Here’s another example of Valve’s frustrating customer service. I once bought a game, but couldn’t download it even though it was listed in my account. I submitted a help ticket, and it took Valve three days to resolve the issue. That’s a long time to hear absolutely nothing from a company in regards to a billing issue. Valve needs to fix this, as soon as possible.
The Steam Engine
Steam automatically handles game downloads and installation, putting local game files in its Steamapps folder and getting them organized in the background. Large games can take an hour or two to download over fast connections, so prepare to keep your computers on if you plan to download the 35GB Max Payne 3.
Steam lets you install games on multiple computers, but only one can be logged into an account at once. If you set up Steam Family Share, you can lend your games to others—an idea that Microsoft planned for Xbox One before console gamers’ anti-digital-rights-management (DRM) backlash forced the Redmond-based company to ditch the plan. Steam, too, employs DRM, as you must log into Steam to establish a license check. That said, you can play your games in Offline Mode after you perform an initial license check. Steam’s scheme is easily is one of the least offensive DRM implementations. GOG.com, on the other hand, doesn’t apply DRM to the games in its catalog, so you have the freedom to install your games on as many PCs as you see fit, without log-in limitations. Speaking of installing games, Steam lets you remotely install games using the Steam Android app.
There aren’t any major restrictions in regards to Steam Family Share beyond the five user-account limitation; borrowers get their own achievements and cloud saves, too. They just can’t check out the game when the owner is playing it. If you’re sick of having friends borrow your games, you can gift them games, too.
Steam offers matchmaking inside games and social media services outside of games, thanks to a Friends list with text and voice chat and support for Clans (groups of players). Friends can jump into each other’s games, you can invite friends into your games, and Clans can organize group activities by setting up calendars and posting server IP addresses.
As you play games, you earn badges that you can keep, sell in the Steam Market for Steam Store credit, or trade for other badges. Once you get an entire badge set, you get cool rewards like user profile wallpapers and special showcase badges. This is not at all essential to the gaming experience, but it’s a nice touch that gives achievement chasers yet another thing to hunt.
Steam lets you take a screenshot by tapping your keyboard’s F12 key, but it doesn’t record video. On the other hand, Microsoft’s Xbox app lets you capture stills and 30-second video clips.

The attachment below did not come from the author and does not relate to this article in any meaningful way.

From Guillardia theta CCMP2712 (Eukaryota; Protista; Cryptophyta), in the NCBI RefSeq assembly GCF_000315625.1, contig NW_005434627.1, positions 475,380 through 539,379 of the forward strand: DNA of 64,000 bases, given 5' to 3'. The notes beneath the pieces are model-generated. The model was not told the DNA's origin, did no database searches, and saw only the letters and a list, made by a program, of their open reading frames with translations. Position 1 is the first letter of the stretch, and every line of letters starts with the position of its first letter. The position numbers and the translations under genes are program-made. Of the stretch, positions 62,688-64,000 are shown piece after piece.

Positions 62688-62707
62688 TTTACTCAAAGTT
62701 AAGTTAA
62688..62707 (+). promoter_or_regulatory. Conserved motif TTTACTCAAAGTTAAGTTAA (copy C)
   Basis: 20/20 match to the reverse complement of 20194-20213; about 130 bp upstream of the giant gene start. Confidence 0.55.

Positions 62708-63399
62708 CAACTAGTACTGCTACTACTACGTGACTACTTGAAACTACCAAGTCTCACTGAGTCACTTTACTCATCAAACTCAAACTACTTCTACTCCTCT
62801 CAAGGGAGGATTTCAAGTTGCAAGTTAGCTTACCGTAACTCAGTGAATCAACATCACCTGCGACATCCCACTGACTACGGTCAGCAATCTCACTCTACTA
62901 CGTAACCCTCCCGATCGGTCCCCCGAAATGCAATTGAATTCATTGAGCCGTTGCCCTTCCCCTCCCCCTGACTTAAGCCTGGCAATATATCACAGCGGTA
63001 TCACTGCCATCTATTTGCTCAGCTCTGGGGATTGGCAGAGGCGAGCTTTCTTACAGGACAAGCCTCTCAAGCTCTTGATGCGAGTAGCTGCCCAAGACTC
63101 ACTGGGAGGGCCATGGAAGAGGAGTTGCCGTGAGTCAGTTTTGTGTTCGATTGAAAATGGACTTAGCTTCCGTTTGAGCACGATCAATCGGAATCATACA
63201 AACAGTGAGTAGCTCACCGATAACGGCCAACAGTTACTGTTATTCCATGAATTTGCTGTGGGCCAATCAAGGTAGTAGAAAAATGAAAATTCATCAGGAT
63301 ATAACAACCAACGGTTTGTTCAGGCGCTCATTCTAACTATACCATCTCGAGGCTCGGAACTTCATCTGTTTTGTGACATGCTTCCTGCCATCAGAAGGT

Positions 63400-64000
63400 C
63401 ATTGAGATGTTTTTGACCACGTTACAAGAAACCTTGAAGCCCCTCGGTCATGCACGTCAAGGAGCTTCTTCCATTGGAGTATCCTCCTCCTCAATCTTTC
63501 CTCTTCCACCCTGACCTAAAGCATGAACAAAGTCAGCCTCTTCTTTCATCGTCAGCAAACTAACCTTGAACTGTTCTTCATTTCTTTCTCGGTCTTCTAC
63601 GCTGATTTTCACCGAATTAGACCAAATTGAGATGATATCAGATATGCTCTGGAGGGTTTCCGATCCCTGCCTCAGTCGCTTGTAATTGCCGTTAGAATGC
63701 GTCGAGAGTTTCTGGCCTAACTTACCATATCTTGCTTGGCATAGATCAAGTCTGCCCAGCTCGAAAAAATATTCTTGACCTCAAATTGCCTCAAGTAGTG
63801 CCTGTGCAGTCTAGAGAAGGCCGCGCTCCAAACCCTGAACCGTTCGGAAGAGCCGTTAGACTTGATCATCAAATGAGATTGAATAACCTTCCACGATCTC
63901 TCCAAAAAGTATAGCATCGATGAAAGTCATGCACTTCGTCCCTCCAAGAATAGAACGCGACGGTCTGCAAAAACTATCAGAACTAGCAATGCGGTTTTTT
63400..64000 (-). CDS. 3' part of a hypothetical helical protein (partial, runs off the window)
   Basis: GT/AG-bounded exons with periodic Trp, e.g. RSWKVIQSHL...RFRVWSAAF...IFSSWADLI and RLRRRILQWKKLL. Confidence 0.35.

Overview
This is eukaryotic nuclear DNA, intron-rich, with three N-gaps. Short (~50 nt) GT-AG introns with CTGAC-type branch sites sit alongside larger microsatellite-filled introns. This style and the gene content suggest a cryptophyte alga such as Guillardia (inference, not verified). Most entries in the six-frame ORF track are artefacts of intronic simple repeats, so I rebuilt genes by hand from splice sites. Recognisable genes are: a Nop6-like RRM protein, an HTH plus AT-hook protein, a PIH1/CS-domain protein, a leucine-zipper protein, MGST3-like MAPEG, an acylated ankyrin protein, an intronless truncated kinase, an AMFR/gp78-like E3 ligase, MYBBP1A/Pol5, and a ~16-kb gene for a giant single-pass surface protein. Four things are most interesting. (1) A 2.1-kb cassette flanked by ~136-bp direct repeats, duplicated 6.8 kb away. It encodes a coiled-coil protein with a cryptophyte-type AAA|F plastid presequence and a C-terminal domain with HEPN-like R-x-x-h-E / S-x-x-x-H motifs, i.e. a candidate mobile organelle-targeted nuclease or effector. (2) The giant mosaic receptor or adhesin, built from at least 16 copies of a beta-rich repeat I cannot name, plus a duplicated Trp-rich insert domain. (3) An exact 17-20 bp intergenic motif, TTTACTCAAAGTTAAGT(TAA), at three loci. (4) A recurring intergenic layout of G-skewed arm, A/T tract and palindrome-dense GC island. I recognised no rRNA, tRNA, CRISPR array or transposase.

Valve recognized gamers’ desire to play games in the living room, so it created Big Picture mode. Designed for the lean-back experience, Big Picture caters to people who want to play PC games in the same way that they play console games. The panel-driven UI is quite different from the standard Steam interface, which makes it easy to navigate on a big-screen TV. Big Picture is a fine addition to Steam’s ever-expanding feature set, and it appears to be the perfect complement to Valve’s Steam Controller, Steam Link, and Steam Machine initiatives.
Valve’s living room play doesn’t end there. Steam now has a music player (I’m using it to listen to Stellar Dreams’s “Dimensions” as I type this review) and a slow-growing streaming movie catalog. Yes, movies. The selection is limited, but you can rent all four Mad Max movies and numerous Lionsgate studio flicks for $3.99 per pop, including The Cabin in the Woods, The Crow, Dredd, Leprechaun: Back 2 Tha Hood, Highlander: Endgame, Planet Hulk, and Sicario. Unlike Netflix, Steam lacks a monthly streaming plan. You have a 48-hour window to watch your movie.
I rented Darren Aronofsky’s Pi to test the service. The 1080p stream opened in its own window, and smoothly played over our high-speed office connection. I was pleased with the experience, but couldn’t see myself returning to Steam for movie rentals until there are more titles in the catalog.
GOG.com has movies, too, but most of its catalog is devoted to nerd-centric topics. Bronies: The Extremely Unexpected Adult Fans of My Little Pony and Indie Game: The Movie perfectly sum up GOG.com’s film offerings. Steam also sells productivity software like Camtasia Studio and GeoVox.
Let Off Some Steam, Bennett
Valve’s Steam service is a must-have for any PC gamer. Its great selection, recommendation features, and deals make it one of the first applications to install on any gaming PC. No, Steam isn’t perfect, particularly in the customer support realm, but it’s the best all-round PC game distribution service available. And for that, Steam is PCMag’s Editors’ Choice for video game marketplaces.